Four times as many people now visit Apple Stores as go to Major League Baseball games
A throw-away stat on Business Insider last month comparing the number of visitors to Apple's (aapl) retail stores last quarter (71.1 million, down from 74.5 million during the Christmas quarter) to Major League Baseball attendance figures for the entire 2010 season (73.6 million) got me thinking.
Could it be that Apple is more popular than America's national sport?
The company is certainly more profitable than professional baseball. Apple's revenue for fiscal year 2010 was $65.2 billion, $9.8 billion from the Apple stores alone, compared with the MLB's total revenue of $7 billion.
And as the chart above shows, visitors to the Apple stores -- which will celebrate their 10th anniversary next week -- overtook attendance at Major League Baseball stadiums in 2006 and never looked back.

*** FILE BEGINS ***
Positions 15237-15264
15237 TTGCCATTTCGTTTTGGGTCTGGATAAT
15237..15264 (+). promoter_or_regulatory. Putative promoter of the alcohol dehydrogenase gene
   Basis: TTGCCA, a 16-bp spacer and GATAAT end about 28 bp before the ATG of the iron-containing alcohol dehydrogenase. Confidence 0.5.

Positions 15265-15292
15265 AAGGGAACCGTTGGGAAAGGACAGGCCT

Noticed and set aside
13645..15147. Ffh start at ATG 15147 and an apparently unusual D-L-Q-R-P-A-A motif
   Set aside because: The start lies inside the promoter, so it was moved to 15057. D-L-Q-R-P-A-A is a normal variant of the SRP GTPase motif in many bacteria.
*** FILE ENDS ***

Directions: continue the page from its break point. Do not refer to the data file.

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Baseball fans will argue that Apple is a business, while baseball is entertainment that most people enjoy remotely on radio or TV. But professional baseball is a business too, one with two major revenue streams -- from selling tickets to fans and fans to advertisers -- and both are in decline. MLB attendance last season was lower than it's been since 2004, and TV ratings for the Ranger-Giants World Series tied an all-time low.
People use Apple products for entertainment too -- more than ever, sometimes even to watch baseball -- and if you don't think some of them drop by their nearest Apple Store just for the fun of it, you probably haven't been to one lately.
Also on Fortune.com:
[Follow Philip Elmer-DeWitt on Twitter @philiped]